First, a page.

This week, UCC sent out an email that does seem ever so slightly out of place. It doesn’t take a genius to find out how, considering the subject line reads “Drop Out & Start Up”. It takes a little while to understand why the university would drive its students away.
As someone who’s been floating alongside the startup community for a long time, I’m not entirely sure if that’s great advice. Not everyone is going to be the next Bill Gates or Mark Zuckerberg. Not everyone has great ideas the first time around. For every college dropout story of success there are a million examples of reasons not to take the same road.
Sending the universal message to “Drop out & start up” at once implies a lack of courage in the university system, and it’s not exactly thrilling to see that the university is making this grand gesture. It’s worse to see it come from the very top.
[stag_dropcap font_size=”40px” style=”normal”]R[/stag_dropcap]Reading a little further, we see the origin of the message comes from an interview by Silicon Republic with the college president, Dr. Michael Murphy, on the creation of the new Blackstone Launchpad, an new space on campus for entrepreneurs. He explains “It is designed to provide walk-in support to any student or graduate who has an idea and to mentor them and encourage some of them to drop out.” and develops the concept further to explain that people who leave college to explore these ideas should “be encouraged to do that at an early stage — because they can always return to education.”
Starting a startup and pursuing it full-time is a risky and expensive process. By no means is your return to education always guaranteed; in fact, no safety net exists at all. Brian Caulfield, head of the Irish Venture Capital Association, stated in light of the new Budget that “Ireland [is] a good place to be a large, mature, high tech business, and a truly dreadful place to be an entrepreneur… and in this budget very little has changed.”
UCC’s message to students to “drop out & start up” is to encourage students to go without a degree as it becomes necessary in the workplace, and to thrust themselves head-first into almost-certain failure. Indeed, according to a Startup Genome report, 92% of startups fail, and many fail because they attempt to grow their scale beyond their means.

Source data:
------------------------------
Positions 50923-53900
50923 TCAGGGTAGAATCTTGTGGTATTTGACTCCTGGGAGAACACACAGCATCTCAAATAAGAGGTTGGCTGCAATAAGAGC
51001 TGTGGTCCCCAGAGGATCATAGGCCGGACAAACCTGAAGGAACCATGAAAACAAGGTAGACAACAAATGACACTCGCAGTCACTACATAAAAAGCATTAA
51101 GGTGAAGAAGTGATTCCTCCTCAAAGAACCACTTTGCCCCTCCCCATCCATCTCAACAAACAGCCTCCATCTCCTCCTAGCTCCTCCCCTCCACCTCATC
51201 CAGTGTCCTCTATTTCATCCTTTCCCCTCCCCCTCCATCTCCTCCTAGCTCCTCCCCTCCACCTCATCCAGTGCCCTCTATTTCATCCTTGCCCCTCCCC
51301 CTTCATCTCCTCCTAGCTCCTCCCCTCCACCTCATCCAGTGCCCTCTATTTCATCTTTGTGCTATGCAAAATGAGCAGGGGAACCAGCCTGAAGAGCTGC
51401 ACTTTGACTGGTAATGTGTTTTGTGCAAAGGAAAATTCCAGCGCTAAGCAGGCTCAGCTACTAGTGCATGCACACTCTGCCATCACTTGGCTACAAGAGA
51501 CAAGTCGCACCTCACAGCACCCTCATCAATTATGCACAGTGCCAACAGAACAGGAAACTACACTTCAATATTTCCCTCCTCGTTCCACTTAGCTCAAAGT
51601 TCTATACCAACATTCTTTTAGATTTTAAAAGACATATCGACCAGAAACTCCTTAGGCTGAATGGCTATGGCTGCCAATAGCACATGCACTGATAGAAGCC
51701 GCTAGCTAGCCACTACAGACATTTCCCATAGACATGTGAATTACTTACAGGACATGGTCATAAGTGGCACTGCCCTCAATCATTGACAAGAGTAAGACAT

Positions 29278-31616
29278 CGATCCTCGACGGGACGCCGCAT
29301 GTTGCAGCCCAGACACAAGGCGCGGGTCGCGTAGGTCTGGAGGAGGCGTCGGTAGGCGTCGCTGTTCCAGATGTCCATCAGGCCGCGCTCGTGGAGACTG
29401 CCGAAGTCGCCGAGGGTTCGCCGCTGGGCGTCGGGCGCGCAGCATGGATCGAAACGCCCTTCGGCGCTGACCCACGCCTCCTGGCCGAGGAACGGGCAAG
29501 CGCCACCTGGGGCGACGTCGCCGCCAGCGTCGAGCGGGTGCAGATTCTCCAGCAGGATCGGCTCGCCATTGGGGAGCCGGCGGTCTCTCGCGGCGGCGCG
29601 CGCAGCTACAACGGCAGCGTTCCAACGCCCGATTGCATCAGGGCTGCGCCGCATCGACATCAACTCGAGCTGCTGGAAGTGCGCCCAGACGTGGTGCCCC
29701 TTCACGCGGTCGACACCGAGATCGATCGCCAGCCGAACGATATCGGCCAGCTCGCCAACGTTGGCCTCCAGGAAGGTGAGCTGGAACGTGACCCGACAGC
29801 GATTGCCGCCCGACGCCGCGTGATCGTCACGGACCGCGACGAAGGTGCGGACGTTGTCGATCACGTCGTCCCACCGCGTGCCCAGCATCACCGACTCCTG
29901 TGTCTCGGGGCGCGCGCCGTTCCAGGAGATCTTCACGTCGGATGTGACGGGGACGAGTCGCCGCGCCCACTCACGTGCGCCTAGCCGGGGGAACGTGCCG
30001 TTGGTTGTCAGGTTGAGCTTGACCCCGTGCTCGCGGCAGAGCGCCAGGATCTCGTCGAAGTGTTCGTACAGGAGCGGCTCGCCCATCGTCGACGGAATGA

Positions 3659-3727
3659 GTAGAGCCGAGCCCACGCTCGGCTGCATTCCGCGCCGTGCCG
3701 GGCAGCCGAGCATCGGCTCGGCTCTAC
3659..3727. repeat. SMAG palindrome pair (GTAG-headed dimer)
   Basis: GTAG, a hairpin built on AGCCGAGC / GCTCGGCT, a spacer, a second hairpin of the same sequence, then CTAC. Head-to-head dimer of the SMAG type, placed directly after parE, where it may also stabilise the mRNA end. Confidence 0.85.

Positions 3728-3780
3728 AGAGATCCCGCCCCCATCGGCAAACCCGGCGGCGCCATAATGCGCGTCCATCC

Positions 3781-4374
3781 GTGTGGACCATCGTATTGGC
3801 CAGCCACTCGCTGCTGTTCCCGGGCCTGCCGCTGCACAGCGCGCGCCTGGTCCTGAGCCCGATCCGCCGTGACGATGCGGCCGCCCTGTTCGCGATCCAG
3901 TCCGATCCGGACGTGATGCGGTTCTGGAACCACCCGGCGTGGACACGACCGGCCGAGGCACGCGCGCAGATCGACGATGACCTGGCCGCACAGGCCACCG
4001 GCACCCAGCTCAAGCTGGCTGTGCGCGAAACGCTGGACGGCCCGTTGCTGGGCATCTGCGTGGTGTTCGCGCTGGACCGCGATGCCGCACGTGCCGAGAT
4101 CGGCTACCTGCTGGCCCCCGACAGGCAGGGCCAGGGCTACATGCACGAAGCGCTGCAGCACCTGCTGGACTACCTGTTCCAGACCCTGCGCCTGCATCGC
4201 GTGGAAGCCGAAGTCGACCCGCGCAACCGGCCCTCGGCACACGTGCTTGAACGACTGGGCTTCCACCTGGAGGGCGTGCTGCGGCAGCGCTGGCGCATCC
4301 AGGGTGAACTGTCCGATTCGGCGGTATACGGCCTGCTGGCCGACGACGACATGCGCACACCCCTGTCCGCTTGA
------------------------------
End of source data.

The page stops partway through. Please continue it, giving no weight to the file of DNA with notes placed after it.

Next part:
“Ever tried. Ever failed. No matter. Try again. Fail again. Fail better.”
— Samuel Beckett
[stag_dropcap font_size=”40px” style=”normal”]F[/stag_dropcap]Fail again, fail better is the goal. Learn from failures, and adapt from them, and learn how to potentially find some greater success the next time around. If UCC wants to grow the next generation of innovators, it needs to encourage that sort of persistence and iterative thinking. After all, isn’t that what university is for?
University gives us a platform to engage and develop our skills while offering us a safety net at the same time
Going to university is not about sitting in rooms being lectured at. That simply isn’t worth the monetary value, especially when so many of the facilities and resources that form significant parts of the university experience feel like monolithic slow-moving bureaucracies.
We connect to a global database of the world’s knowledge on a daily basis. And more and more of us each day are taking Massive Open Online Courses (MOOCs for short) in our own time as a form of learning. Open Source Society have prepared a list of courses promising a “path to a free self-taught education in Computer Science”. Online, one blog details one man’s process to completing MIT’s four year CS course in one year. And it’s easy to see this sort of movement progressing far beyond computer science.
The purpose of university has often been stated as teaching how to learn, how to best develop and adapt to the information that surrounds us. However, the reasons not to drop out expand far beyond the academic. University gives us a platform to engage and develop our skills while offering us a safety net at the same time. It gives us free time to learn and explore within the context of societies and student organisations, or use our spare time to follow creative pursuits while this youth we hear so much about still lives within us.